The recording of the loss of ships at sea only commenced in 1599 with the introduction of Lloyd's List. Little or nothing is known of the prehistoric and medieval periods and possibly even postmedieval prior to that and Lloyd's List is understood to be notoriously inaccurate and incomplete. Nevertheless, during its 258 year period, it recorded 420 vessels foundering on rocks around Scilly. After 1857 the government got involved and records became reliable and it proceeded to record another 400 wrecks to the present day. When added to the list the estimated total amounts to an estimated total of 900 losses for the combined period. As such Scilly has one of the highest concentrations of shipwrecks in the UK.

But these records could never be complete as the most prolific area for shipwrecks on Scilly is on the Western Rocks where vessels lost at night or in fog would have gone down both unseen and unheard. Ships wrecked in this area in early times would have no means of signalling distress and the tide would most likely have carried the wreckage and bodies out to sea. So Scilly probably has a vast number of unrecorded ship losses and the disasters still take place in recent times. On 26 March 1997 MV Cita a German-owned cargo shipwrecked at Newfoundland Point, St Mary's. She was en route to Ireland and on automatic pilot whilst the nine Polish crew slept. Fortunate for them, St Mary's lifeboat took then all ashore.


The deadly Western Rocks to the southwest of St Agnes
Image: Michael Harpur


Sadly very few of these, if any, ended so well for the crew of the MV Cita as Scilly’s worst disaster amply illustrates. This occurred in 1707 when the British Mediterranean fleet, under Admiral Sir Cloudesley Shovell, was returning to England from Gibraltar after an attack on the French port of Toulon. Shovell was the hero of many naval battles, including an attack on Tripoli and the capture of Gibraltar and Barcelona. Because of a combination of the bad weather and the inability to accurately calculate longitude at the time, the fleet of twenty-one ships thought they were sailing safely west of Ushant off the coast of Brittany. Sadly they were some hundred miles north of that position, so when Shovell issued the command to alter course to a northeasterly direction for the English Channel, the fleet was then steering directly for the Isles of Scilly and one of the greatest maritime disasters of British Naval history was about to occur.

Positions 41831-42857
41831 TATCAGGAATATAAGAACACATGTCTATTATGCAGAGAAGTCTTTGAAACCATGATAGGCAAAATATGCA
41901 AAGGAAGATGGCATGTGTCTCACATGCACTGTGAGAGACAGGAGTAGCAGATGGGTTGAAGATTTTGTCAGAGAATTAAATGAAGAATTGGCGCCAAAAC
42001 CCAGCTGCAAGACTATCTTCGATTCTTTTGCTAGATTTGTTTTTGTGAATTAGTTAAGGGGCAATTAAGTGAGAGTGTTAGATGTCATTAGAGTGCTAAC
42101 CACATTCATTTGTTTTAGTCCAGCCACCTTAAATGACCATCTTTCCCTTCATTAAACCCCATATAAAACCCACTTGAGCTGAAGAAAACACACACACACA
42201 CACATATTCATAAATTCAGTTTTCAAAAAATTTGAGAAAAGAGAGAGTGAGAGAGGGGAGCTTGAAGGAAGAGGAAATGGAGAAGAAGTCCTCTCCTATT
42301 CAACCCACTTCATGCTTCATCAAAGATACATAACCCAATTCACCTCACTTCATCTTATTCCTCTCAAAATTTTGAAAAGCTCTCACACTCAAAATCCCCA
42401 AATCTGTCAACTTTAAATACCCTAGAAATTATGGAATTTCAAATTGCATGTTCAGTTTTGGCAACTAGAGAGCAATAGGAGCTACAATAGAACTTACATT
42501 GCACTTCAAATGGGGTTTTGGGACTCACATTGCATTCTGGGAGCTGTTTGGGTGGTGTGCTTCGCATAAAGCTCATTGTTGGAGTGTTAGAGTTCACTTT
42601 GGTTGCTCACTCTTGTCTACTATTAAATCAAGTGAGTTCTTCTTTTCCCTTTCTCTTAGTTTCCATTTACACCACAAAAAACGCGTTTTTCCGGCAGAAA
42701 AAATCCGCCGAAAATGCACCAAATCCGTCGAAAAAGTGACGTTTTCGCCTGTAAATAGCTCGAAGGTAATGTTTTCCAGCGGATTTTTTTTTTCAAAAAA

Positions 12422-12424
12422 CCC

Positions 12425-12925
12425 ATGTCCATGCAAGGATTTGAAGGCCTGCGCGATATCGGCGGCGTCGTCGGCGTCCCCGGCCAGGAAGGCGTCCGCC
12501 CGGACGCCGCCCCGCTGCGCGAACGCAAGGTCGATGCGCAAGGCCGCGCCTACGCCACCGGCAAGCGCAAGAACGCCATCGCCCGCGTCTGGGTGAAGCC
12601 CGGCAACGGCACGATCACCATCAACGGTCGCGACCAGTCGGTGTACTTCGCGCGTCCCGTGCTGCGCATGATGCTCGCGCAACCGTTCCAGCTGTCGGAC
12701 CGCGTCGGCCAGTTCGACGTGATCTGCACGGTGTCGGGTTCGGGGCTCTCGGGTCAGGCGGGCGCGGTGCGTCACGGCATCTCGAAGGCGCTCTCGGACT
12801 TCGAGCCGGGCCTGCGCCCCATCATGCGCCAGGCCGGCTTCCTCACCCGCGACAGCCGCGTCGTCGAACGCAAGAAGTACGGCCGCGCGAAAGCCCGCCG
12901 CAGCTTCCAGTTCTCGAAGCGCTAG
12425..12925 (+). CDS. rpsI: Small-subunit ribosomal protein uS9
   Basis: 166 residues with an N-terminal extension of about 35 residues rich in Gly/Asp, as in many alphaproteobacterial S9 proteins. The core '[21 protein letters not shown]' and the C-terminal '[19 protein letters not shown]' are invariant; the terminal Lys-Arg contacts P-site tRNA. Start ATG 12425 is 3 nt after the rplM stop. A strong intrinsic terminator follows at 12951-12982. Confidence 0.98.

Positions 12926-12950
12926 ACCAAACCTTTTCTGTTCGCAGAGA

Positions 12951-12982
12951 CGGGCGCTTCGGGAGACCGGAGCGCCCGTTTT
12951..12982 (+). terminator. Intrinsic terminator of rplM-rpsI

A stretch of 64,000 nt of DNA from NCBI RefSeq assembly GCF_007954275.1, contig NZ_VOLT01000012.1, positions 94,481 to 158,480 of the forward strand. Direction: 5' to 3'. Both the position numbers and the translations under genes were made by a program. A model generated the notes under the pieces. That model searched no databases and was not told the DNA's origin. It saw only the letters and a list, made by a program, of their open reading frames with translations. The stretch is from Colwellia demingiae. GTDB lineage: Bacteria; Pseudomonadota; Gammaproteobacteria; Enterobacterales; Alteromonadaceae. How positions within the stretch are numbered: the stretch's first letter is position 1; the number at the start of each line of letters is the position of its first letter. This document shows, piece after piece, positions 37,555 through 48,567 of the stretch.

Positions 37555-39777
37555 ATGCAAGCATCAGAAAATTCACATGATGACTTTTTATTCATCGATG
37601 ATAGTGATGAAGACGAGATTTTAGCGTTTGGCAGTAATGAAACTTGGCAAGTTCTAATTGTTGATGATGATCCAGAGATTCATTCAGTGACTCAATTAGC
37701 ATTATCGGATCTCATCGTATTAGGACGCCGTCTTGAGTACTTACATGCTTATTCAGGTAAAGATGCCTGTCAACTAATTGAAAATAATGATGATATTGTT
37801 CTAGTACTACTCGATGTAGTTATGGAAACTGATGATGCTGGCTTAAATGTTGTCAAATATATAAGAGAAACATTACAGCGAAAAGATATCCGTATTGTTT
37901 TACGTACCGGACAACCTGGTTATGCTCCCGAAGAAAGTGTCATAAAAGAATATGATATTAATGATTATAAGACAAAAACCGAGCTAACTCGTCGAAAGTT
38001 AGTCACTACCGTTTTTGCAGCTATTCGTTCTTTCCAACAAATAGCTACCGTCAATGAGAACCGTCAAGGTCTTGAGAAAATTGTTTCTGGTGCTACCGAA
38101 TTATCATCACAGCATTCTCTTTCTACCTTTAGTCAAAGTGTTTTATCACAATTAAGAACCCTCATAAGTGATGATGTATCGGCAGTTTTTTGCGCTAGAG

18th-century engraving of the disaster, with HMS Association in the centre
Image: Public Domain


At 8 pm on the 2 October, under the commanded of Captain Edmund Loades with Admiral Shovell on board, HMS Association ran up on the Gildstone. The rock is located a little over three miles southwest of The Cove in the Western Rocks and is also known as Outer Gilstone to distinguish it from the hazardous rock on the approaches to St Mary's Sound. The catastrophy then proceeded at a breathtaking pace. Observed by those on board HMS St George, HMS Association was seen to 'go down in three or four minutes' time' taking all its hands with it. This would have been a full crew of at least 800. Eagle, Romney were just as quickly lost. Firebrand struck the rocks but managed to get off again. Leaking badly, she made for the beacon of St Agnes lighthouse and foundered in Smith Sound close. HMS St George also struck rocks and suffered damage but eventually managed to get off, as did HMS Phoenix which ran ashore between Tresco and St Martin's but could be kept seaworthy.


The Cove as seen from Gugh with St Agnes lighthouse in the backdrop
Image: Michael Harpur


All that remained was for the 1,450 bodies, of the estimated 2,000 that were lost, to wash up ashore over the following weeks. Of the three ships, HMS Association, Eagle, and Romney there was only one survivor between them. Shovell's body, Captain Loades and both his stepsons were found later in St Mary's Porthellick Cove, almost seven miles northeast from where the wreck site. It was thought that Shovell and the captain, along with Shovell’s two stepsons, left his flagship in one of its boats only to be drowned whilst trying to get ashore.


The Cove as seen from St Agnes
Image: Michael Harpur


The colossal loss of life led to several myths being attached to the tragedy. At that time, Scilly had a wild and lawless reputation and local legend has it that Shovell struggled ashore only to be murdered by a woman for the sake of a priceless emerald ring he wore. Shovell was then buried on the beach where he was found. Several historians doubt the murder story as there is no indication that the ring was recovered and the legend stems from a romantic and unverifiable deathbed confession. Shovell's body was subsequently exhumed by order of Queen Anne and he was given a state funeral. He was finally interred in Westminster Abbey and a large marble monument was set into the south choir aisle in his honour. His two stepsons were buried in Old Town Church on St Mary's.